Idea Exchange | June 10, 2021
National Indigenous History Month is a celebration of Indigenous stories, perspectives, and contributions that are a foundation of our communities. This month is dedicated to reminding us to learn from Indigenous voices on all topics, including history, culture, and identity.
We encourage you to explore some of the titles below or browse Good Minds, an Indigenous owned and operated publisher and online bookstore. There is tremendous value in knowing these stories and we all have a responsibility to learn about the impact of the Residential School System and the Indian Act so we can build a better future for everyone.
Antoine Mountain recalls growing up Dene in the Northwest Territories, the trauma of attending three different residential schools, becoming an activist in the Indian Brotherhood of the NWT, and his experience as a father and recovering from addiction.
In this memoir, Jesse Thistle who is a Métis-Cree man writes about his painful past which included homelessness, addiction, and abuse. He also discusses how he found out the truth about his parents.
A guide to understanding the Indian Act and its impact on generations of Indigenous Peoples, as well as an examination of how Indigenous Peoples can return to self-government, self-determination, and self-reliance.
A collection of archival photographs and stories showing the everyday life in eight Indigenous communities from across North America from the 1920s through the 1970s.
Legacy : trauma, story, and indigenous healing – Suzanne Methot
The author, a writer and a community helper, explains the impact of colonization on America's indigenous peoples and shows how Indigenous ways of healing can provide a solution.
One drum : stories and ceremonies for a planet - Richard Wagamese
A collection of four ceremonies inspired by the foundational teachings of Ojibway tradition and designed to help people heal themselves and connect to the world around them.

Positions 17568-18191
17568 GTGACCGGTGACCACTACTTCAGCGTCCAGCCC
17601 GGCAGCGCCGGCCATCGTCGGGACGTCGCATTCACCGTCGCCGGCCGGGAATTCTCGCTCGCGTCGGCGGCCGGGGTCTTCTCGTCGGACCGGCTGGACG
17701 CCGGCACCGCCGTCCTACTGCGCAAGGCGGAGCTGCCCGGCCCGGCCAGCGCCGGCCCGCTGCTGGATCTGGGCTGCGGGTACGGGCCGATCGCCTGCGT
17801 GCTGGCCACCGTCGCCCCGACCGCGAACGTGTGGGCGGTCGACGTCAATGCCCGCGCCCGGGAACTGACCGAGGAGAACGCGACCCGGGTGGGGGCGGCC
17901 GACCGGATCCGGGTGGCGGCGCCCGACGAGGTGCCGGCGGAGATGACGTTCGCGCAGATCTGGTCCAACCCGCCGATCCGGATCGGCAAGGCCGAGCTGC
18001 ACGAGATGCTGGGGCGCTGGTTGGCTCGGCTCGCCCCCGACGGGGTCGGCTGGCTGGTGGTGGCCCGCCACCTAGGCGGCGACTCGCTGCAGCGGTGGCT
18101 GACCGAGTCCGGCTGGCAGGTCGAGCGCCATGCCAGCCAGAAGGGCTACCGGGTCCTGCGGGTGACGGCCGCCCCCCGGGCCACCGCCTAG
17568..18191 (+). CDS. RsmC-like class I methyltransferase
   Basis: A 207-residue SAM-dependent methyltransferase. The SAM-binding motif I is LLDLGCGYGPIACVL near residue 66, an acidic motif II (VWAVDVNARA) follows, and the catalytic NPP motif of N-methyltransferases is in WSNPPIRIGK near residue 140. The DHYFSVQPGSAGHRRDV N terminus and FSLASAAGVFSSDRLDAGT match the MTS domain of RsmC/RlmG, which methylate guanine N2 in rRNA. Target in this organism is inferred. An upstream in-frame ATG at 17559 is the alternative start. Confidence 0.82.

A collection of narratives by and about Indigenous Toronto, past, present, and future. Contributors include indigenous writers, poets, playwrights, chiefs, journalists, and academics.
All our relations : finding the path forward – Tanya Talaga
Author Tanya Talaga explores the rise of youth suicide in Indigenous communities in Canada and beyond. Broadcast in 2018 as part of CBC Radio's Ideas series. Includes bibliographical references and Internet addresses.
The break - Katherena Vermette
When a Métis woman sees a possible, crime she telephones the police. Told from the perspectives of various people connected to this violence in a Metis community, we hear their stories leading up to that fateful night.
Son of a trickster (Trickster series book 1) – Eden Robinson
16 year-old Jared can't count on his mom to stay sober, rely on his dad to pay the bills for his new wife and step-daughter, or understand why his grandmother says he's the son of a trickster, that he isn't human.
The marrow thieves – Cherie Dimaline
Frenchie and his companions struggle to survive after the world is nearly destroyed by global warming and the Indigenous people of North America become hunted because they are the only people who have retained the ability to dream and that their bone marrow can provide a cure.
Sufferance : a novel – Thomas King
After having predicted the future in ways that helped the rich and powerful, Jeremiah Camp decides to hide out from the world at an old residential school in a small reserve town. His powerful former employer eventually finds him and wants one more prediction after the billionaires on a list that Camp had created begin dying.
A matter of conscience – James Bartleman
When Brenda, an Indigenous woman, meets and falls for Greg, a man claiming to be Métis, she has no way of knowing that he's lying about his heritage - and is doing so as a means of dealing with his involvement in the murder of a residential school student as a teenager.
Secret path – Gord Downie and Jeff Lemire
Gord Downie's lyrics and Jeff Lemire's illustrations tell the story of twelve-year-old Chanie "Charlie" Wenjack, who died on October 22, 1966, after running away from the Cecilia Jeffrey Indian Residential School and attempting to make his way back to his home, more than 600 km away.
Moon of the crusted snow : a novel Waubgeshig Rice
With winter looming, a small northern Anishinaabe community is cut off from power. Winter months pass slowly and food supple dwindles, but the greatest threat to survival comes from within the community itself.
Jonny Appleseed : a novel – Joshua Whitehead
As he goes through the motions of preparing to return home, Jonny Appleseed, a young Two-Spirit/Indigiqueer, learns how to put together the pieces of his life. A unique, shattering vision of Indigenous life, full of grit, glitter, and dreams.